Redmond tech giant Microsoft has made its second-biggest acquisition after LinkedIn. The tech giant has acquired AI speech-tech company Nuance, in an all-cash transaction valued at $19.7B (approx €16.5B), inclusive of net debt.
As part of the deal, Microsoft will pay $56 (approx €47) per share for Nuance, a 23 per cent premium over the closing price of Nuance on Friday, April 9. The transaction is expected to be closed this calendar year.
Mark Benjamin will remain CEO of Nuance, reporting to Scott Guthrie, executive vice president of Cloud & AI at Microsoft.
Why does it matter?
This acquisition would get the tech giant deeper into the healthcare industry and hospitals through Nuance’s technology. It’s worth mentioning that acquisition builds on an existing partnership between the two companies formed in 2019 to automate clinical administrative work such as documentation.
By augmenting the Microsoft Cloud for Healthcare with Nuance’s solutions, Microsoft will be better able to empower healthcare providers through the power of ambient clinical intelligence and other Microsoft cloud services.
Further, Microsoft said the acquisition would double its total addressable market (TAM) in the healthcare provider space to nearly $500B (approx €420B).
“Nuance provides the AI layer at the healthcare point of delivery and is a pioneer in the real-world application of enterprise AI,” says Satya Nadella, CEO, Microsoft. “AI is technology’s most important priority, and healthcare is its most urgent application. Together, with our partner ecosystem, we will put advanced AI solutions into the hands of professionals everywhere to drive better decision-making and create more meaningful connections, as we accelerate the growth of Microsoft Cloud for Healthcare and Nuance.”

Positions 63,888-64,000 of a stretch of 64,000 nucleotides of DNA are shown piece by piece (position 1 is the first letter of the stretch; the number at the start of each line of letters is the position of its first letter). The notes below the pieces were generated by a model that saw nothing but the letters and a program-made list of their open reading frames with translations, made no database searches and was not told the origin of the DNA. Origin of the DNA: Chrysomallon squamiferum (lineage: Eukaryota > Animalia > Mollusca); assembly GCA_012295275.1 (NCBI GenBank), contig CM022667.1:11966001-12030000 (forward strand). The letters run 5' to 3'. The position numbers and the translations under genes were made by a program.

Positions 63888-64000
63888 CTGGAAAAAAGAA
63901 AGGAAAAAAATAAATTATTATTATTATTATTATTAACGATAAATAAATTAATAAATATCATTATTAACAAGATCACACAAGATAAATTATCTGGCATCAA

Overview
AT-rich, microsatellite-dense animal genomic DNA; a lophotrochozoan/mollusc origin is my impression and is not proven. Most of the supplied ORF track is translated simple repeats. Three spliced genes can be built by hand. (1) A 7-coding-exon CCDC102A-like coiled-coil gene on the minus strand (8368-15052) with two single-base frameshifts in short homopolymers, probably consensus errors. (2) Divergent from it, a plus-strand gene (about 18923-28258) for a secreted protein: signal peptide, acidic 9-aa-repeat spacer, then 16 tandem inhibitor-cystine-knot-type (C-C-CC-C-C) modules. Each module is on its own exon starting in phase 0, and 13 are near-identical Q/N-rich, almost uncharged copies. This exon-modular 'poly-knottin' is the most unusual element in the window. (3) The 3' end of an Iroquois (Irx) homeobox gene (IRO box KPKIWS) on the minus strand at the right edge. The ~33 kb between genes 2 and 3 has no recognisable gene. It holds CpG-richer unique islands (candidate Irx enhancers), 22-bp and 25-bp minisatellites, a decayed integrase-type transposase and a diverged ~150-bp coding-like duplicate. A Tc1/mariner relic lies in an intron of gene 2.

Instrumental in powering Siri
Founded by Ronald Croen in 1992, Nuance Communications is a speech technology company that delivers solutions that understand, analyse, and respond to people. Notably, the company’s technology was instrumental in helping to power Apple’s digital assistant Siri.
Soon after, the company started to focus on providing software to the healthcare industry, including software that helps to automate radiology reports and makes it easier for doctors to create patient notes by dictation.
The company’s products include the Dragon Ambient eXperience, Dragon Medical One, and PowerScribe One for radiology reporting, all of which are now built on Microsoft Azure.
Nuance technology is currently used by more than 55 per cent of physicians and 75 per cent of radiologists in the U.S. and used in 77 per cent of U.S. hospitals.
Nuance’s Healthcare Cloud revenue experienced 37 per cent YoY growth in Nuance’s fiscal year 2020 (ended September 2020).
“Over the past three years, Nuance has streamlined its portfolio to focus on the healthcare and enterprise AI segments, where there has been accelerated demand for advanced conversational AI and ambient solutions,” says Mark Benjamin, CEO, Nuance.
“To seize this opportunity, we need the right platform to bring focus and global scale to our customers and partners to enable more personal, affordable, and effective connections to people and care. The path forward is clearly with Microsoft — who brings intelligent cloud-based services at scale and who shares our passion for the ways technology can make a difference. At the same time, this combination offers a critical opportunity to deliver a meaningful and certain value to our shareholders who have driven and supported us on this journey,” he further adds.
Use cases beyond healthcare
Beyond healthcare, Nuance provides AI expertise and customer engagement solutions across Interactive Voice Response (IVR), virtual assistants, and digital and biometric solutions to companies around the world across all industries.
This expertise will come together with the breadth and depth of Microsoft’s cloud, including Azure, Teams, and Dynamics 365, to deliver next-generation customer engagement and security solutions.